Your one thing is not your only thing
I wrote here two weeks ago that every business has its one thing – the thing it must deliver above all others. For restaurants, the one thing is the taste of the food; for banks, it is trust; for hotels, hospitality. You can think about what yours is in your industry: the one thing that if you don’t get right, you don’t really have a business.
No one really wants to eat in a restaurant with poor food – no matter how happy-clappy the service or how wow the furnishings. No one sticks with a bank that has trust issues, no matter how funky the mobile app.
But this leads to a question, which many of you have asked me after reading that column. Wait a minute, you say: aren’t we supposed to be focusing on the multifaceted customer experience as a whole? Aren’t we supposed to make sure we get all elements of customer interaction right?
Yes, you are. But my ‘one thing’ argument still applies. To explain, here’s a personal example.
I have been a subscriber to the Harvard Business Review for decades. Once upon a time it was the only real source of cutting-edge management content. It was a must-read in my line of work. It’s always been expensive, but it was always worth it. Where else would anyone thinking about strategy, management and leadership get access to the insights of the top thinkers? It was worth it for me because it helped me to succeed in my life.
Last week I cancelled my subscription and asked for a refund. Why would I commit this heresy?
For two reasons. First, the HBR does not allow a digital-only subscription. You have to subscribe to the print edition in order to get digital access. That means the paper copies have to be posted to you. In the past year, I received pretty much zero copies in my Kenyan postal box. I tried complaining to Posta Kenya, which did not work. The printed copies have high resale value, so are a prime target for pilfering.
HBR’s customer care was also not helpful, other than offering to resend the copies or extend my subscription. What’s the point, if they don’t arrive anyway? Their poor customer service led me in circles and wasted much time.
And yet I would have still persisted and paid for unreceived print copies while accessing the content digitally – if the content was truly powerful and unique. Sadly, I don’t think it is any more. There is too much shallowness and superficiality now to warrant the price tag; and similar content is available in a multiplicity of sources anyway. So it’s goodbye HBR. I’ll only return if you go properly digital, and have proper content uniqueness.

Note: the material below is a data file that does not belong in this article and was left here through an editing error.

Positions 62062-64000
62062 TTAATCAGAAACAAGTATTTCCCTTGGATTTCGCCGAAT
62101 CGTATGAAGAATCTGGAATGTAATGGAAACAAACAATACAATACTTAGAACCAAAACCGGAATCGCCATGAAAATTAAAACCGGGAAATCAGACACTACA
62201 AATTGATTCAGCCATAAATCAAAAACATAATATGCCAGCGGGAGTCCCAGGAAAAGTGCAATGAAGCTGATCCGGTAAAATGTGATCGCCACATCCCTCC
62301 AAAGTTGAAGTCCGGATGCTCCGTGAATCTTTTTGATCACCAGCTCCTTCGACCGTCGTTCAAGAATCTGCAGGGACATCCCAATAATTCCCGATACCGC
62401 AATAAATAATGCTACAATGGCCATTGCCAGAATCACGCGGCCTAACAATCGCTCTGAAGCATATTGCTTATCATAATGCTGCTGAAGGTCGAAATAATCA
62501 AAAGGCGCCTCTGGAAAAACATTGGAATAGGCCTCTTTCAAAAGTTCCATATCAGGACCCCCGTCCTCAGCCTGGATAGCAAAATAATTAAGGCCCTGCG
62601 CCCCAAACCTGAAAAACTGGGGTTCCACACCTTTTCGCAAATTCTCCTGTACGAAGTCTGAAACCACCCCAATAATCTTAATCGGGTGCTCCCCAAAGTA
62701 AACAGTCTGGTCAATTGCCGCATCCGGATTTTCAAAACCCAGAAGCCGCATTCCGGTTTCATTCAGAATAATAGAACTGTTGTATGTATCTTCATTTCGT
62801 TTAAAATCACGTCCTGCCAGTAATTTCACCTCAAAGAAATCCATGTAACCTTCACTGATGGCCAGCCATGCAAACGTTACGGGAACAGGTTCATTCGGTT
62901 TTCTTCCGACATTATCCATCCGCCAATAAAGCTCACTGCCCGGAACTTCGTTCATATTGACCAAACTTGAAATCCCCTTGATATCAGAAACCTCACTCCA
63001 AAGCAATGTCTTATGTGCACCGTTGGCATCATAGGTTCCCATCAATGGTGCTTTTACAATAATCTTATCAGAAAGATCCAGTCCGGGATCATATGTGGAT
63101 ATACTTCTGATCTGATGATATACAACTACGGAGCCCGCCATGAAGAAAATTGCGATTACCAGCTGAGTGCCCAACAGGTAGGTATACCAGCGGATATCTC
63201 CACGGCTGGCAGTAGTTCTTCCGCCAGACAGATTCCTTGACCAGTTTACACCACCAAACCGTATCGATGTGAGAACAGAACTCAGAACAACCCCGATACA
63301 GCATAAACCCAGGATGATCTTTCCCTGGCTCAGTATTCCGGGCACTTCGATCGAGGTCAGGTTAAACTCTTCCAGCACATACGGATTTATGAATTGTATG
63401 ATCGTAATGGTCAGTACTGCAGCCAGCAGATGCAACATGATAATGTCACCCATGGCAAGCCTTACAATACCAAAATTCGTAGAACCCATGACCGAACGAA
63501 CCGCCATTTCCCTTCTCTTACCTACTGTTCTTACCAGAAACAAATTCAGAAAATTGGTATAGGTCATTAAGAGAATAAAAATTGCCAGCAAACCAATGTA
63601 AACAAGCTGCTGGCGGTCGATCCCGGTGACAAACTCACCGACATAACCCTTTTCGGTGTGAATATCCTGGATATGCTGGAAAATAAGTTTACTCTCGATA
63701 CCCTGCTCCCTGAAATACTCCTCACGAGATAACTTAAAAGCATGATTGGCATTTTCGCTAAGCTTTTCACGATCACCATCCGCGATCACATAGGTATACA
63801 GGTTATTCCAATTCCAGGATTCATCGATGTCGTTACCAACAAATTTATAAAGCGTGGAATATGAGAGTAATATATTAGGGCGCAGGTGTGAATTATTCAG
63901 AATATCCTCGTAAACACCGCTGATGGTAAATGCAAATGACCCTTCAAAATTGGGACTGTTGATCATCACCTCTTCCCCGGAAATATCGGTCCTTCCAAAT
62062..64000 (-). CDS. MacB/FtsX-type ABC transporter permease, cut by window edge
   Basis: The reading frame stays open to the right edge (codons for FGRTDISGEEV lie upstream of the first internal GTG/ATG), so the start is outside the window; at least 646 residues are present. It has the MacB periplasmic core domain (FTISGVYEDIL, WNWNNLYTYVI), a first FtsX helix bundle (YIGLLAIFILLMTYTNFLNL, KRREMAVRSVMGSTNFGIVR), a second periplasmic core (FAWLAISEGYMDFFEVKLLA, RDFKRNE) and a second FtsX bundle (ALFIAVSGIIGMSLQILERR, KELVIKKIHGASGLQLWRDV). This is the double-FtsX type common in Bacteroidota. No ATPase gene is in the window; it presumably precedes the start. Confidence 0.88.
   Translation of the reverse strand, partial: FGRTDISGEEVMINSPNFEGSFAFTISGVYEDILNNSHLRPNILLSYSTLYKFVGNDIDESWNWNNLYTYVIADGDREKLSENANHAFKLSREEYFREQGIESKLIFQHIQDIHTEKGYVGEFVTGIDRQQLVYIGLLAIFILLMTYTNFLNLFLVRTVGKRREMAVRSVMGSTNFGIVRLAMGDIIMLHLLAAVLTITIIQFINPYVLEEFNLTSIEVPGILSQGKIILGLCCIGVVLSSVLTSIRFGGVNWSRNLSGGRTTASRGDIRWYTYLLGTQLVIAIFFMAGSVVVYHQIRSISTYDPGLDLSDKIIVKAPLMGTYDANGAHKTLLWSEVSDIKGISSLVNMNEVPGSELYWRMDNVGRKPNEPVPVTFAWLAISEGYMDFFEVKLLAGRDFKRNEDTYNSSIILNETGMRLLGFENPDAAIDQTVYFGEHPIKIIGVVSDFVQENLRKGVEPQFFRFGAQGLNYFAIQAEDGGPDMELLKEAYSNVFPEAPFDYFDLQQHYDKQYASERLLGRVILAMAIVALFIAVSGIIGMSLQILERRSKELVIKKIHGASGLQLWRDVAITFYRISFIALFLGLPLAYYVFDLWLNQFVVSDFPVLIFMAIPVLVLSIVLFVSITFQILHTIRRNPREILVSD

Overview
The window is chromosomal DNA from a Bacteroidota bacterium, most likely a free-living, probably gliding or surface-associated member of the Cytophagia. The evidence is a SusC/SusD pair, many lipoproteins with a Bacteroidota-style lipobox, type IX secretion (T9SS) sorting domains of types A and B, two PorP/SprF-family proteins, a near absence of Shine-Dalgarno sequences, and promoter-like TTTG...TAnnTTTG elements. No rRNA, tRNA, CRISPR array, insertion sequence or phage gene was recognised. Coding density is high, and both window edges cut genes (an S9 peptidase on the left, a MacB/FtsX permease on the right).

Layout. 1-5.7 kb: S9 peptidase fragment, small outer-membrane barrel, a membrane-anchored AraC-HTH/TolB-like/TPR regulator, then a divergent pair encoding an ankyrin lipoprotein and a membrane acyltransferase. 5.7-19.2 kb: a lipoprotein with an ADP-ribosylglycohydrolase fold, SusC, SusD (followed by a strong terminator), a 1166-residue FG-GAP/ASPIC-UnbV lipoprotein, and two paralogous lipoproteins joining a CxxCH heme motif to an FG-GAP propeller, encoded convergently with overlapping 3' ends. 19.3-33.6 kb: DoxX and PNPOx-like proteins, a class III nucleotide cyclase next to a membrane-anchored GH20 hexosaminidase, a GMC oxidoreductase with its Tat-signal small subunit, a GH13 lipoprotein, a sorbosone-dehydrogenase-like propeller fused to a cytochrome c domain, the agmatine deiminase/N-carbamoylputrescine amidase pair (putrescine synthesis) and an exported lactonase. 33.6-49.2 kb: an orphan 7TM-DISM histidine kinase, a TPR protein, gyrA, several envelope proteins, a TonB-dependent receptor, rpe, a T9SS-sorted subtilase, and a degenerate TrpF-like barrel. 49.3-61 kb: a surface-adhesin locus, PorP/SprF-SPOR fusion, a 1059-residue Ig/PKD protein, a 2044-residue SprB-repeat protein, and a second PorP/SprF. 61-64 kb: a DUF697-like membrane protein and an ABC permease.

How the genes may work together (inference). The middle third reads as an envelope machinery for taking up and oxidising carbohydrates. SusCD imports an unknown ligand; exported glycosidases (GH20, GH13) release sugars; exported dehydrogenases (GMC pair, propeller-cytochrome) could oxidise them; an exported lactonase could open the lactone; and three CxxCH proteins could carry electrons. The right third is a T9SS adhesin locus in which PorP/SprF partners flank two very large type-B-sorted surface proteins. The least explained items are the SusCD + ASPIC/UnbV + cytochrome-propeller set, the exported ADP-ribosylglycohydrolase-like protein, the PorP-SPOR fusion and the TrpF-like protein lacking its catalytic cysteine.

My point? When the ‘one thing’ weakens, weakness in the other things becomes fatal. The Michelin-starred Singapore hawker stalls I referred to last time can get away with no ambience and long queues because the food is irreplaceable to those who love that kind of thing. But should the food also become no better than the norm, the business fades away fast.
So, if you’re a bank, priority number one is to have the tightest possible governance and controls. Your customers must trust that they are safe with you. Once you have delivered that trust, remember that this ‘one thing’ is necessary but not sufficient. A modern bank must also be very easy to access and use; it must be quick and accurate; it must be relevant in the lives of its customers.
I also ditched a long-used home ISP last year. I had stayed with it for years because it offered a strong ‘one thing’ – reliable connectivity. But then it started messing around with billing and introducing phantom charges, and was surly and unhelpful when queried – and so, snip. Gone. Had this been the only ISP able to offer always-on, reliable speeds, I might have been forced to swallow the other stuff. But no, the industry has changed and we have real options.
The take-home is this: in business, figure out the must-have ‘one thing’ your customers want from you. Deliver that one thing at all times, and protect its uniqueness. Then move outwards and add other features to provide an overall experience that customers value – while never forgetting your one thing. Take that to your next strategy session.
(Sunday Nation, 26 March 2017)
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